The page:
Monday, August 25, 2014

Dialogue in the Quiet Times

Dialogue should always, always move the story forward. From conversation to internal monologues, the words characters speak should tell you about them, foreshadow pertinent information regarding their thought processes or tell you how they react with others.  

Submitted for your consideration is the first appearance of Lazarus Cotton in CONGREGATIONS OF THE DEAD. Lazarus is a devout man on a mission. He wants to save souls.

What follows was my attempt, mostly through dialogue, to show a bit about the man, his history and his desires.

You decide if I did my job properly, but for me, this is a good example of dialogue in a non-combat scene.

The Mount Zion Church of Faith was lit with electric lights, but by the reverend’s orders they were subdued, to look as much like candles and lanterns as possible. The building was old and the air was simply too hot to allow that many real open flames in the structure.

The pews were full, the faithful were in abundance. That was not always the case, of course. Some nights they had only a few of the faithful with them, because the rest had to go forth and find the lost and wayward and lead them home.

“Got a full house tonight, ‘Rus.” Fry’s voice was mellow and laid back. He was very good at seeming to be as serene as his voice.

Lazarus Cotton preferred to be called Reverend or Reverend Cotton or even Lazarus, but for Fry he made exceptions. Truly the man was his right hand, and Lazarus knew he meant no disrespect.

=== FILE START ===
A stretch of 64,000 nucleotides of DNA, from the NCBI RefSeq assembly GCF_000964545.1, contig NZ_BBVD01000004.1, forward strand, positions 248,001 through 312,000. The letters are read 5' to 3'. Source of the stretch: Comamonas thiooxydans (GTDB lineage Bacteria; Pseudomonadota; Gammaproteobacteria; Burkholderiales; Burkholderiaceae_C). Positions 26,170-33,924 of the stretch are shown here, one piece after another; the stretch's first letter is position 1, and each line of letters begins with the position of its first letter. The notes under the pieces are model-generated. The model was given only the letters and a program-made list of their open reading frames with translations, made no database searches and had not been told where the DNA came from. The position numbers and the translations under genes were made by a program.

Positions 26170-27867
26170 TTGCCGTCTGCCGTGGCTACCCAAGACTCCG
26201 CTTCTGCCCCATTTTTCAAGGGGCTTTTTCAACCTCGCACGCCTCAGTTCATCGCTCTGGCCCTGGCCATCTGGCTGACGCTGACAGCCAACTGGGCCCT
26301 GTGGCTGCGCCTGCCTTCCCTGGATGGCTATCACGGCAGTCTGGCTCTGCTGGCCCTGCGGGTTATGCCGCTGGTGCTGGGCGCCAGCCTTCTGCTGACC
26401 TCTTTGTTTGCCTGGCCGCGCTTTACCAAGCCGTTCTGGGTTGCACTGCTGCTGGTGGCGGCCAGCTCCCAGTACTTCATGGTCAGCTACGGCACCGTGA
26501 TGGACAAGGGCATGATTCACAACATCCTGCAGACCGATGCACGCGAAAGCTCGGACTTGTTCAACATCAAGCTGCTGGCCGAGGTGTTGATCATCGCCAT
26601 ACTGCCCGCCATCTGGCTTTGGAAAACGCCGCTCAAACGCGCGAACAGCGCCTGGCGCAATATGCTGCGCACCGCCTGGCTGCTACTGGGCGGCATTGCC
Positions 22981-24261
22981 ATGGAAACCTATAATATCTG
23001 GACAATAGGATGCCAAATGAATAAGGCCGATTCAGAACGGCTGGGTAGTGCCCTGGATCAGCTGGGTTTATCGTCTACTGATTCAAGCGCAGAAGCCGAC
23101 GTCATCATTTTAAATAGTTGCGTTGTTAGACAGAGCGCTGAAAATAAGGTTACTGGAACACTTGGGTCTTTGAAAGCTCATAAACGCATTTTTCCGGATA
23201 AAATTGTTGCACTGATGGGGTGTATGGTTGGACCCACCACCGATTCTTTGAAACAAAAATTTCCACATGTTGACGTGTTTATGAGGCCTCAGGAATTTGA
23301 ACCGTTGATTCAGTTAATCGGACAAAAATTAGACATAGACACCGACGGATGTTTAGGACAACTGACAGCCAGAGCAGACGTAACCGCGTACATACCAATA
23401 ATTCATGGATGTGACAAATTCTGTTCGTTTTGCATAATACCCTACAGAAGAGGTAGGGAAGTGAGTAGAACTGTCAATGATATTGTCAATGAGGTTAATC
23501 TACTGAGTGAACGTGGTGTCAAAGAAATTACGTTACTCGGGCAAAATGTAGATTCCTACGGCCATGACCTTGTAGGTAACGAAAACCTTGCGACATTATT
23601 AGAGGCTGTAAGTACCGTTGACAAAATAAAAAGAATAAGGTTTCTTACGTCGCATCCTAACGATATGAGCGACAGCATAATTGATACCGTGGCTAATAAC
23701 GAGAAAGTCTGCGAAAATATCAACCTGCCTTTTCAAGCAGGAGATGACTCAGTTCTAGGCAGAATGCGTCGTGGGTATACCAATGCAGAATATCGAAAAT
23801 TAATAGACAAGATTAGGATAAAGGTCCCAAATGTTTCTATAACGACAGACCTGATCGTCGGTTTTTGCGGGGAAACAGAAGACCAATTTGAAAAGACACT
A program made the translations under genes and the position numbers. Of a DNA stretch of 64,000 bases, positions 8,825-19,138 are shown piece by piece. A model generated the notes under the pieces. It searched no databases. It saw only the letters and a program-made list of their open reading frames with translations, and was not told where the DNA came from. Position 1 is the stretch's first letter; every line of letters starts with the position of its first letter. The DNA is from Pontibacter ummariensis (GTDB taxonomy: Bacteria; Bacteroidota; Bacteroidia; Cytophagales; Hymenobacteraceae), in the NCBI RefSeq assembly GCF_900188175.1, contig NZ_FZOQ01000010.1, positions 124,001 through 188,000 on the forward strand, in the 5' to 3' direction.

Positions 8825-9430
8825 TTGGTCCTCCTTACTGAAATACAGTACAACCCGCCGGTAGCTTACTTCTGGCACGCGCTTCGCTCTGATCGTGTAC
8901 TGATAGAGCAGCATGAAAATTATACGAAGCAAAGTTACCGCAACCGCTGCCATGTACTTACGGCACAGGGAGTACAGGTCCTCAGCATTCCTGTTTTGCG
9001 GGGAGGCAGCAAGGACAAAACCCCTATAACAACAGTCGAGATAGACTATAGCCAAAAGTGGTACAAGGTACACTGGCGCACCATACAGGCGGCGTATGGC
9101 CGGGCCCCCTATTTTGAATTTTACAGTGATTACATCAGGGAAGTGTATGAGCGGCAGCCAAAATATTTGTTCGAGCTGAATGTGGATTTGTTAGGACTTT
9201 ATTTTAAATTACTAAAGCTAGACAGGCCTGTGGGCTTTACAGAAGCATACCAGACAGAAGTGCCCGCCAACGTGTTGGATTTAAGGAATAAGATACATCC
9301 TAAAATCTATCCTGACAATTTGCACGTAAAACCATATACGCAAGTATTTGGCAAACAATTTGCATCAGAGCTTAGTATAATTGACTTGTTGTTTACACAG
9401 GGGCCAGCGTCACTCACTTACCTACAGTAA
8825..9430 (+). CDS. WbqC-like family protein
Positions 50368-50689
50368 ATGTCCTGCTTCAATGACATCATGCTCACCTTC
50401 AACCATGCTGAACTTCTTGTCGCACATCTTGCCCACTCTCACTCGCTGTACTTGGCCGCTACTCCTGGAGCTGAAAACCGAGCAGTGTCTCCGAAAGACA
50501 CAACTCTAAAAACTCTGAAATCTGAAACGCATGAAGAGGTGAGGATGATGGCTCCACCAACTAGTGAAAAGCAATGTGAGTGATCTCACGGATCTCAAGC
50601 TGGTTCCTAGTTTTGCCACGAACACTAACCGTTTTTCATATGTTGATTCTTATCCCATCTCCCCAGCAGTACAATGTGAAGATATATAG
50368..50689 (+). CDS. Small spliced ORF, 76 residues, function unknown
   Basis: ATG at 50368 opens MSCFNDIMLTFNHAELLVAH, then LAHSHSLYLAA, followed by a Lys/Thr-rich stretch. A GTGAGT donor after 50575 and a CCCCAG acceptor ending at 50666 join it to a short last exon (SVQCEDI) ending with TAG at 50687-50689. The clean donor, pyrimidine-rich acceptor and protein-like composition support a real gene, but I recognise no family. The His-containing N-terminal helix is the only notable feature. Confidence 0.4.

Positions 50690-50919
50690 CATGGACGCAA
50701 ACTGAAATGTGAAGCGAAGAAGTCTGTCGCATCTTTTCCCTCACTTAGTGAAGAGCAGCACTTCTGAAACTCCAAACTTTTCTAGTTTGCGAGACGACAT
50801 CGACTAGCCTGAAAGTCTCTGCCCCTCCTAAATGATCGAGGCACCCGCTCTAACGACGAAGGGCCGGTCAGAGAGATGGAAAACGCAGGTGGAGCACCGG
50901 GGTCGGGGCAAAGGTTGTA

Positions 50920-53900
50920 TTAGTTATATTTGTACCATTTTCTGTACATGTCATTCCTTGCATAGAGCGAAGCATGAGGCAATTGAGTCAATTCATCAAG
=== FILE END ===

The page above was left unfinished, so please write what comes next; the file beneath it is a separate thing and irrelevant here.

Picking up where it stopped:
“The numbers don’t matter, Fry.” The Reverend’s voice was soft, but deep and melodious. His voice was an instrument of the Lord, and as such he had been blessed. Truly, he had been blessed. Hallelujah.

He stood from the chair where he prepared himself and contemplated his words. The chair groaned a bit. He was not a small man, but he carried himself with ease. His dark pants were creased just so, and his suspenders were in the right place. His tie was perfect. His shoes were polished. He was presentable, and that was an important thing. He spoke often to his flock about the need to be presentable. The Lord did not ask that his children be dressed in spectacular fashion, or that they paint their faces like harlots. No, his children were to be humble, and that meant they should dress the part as well.

“What did you want to do about that Wade Griffin fellow, ‘Rus?”

He looked toward Fry with a small frown. “This close to my sermon you should address me properly, please, Fry.”

            The man’s smile was quick and thin. He knew that Fry was not quite a true believer. He wanted to be, but Faith, true Faith, did not always come easily and Fry had been through so very much in his lifetime. “Of course, Reverend Cotton.”

“Much obliged, son.” The Reverend nodded his thanks and headed for the door to the stage at the front of the congregation. It was a simple affair. There was no need for preposterous pomp. There was no need for elaborate draperies. Jesus did not find a need to robe himself in wealth or in finery and if it was good enough for the Christ, it was certainly good enough for his followers.

The pews were indeed filled with the faithful, and with the lost souls they’d brought with them to be saved.

Lazarus Cotton smiled as he looked to the faces staring in his direction. A few were looking elsewhere, but mostly they turned and faced him as he strode across the hardwood on his way to the pulpit.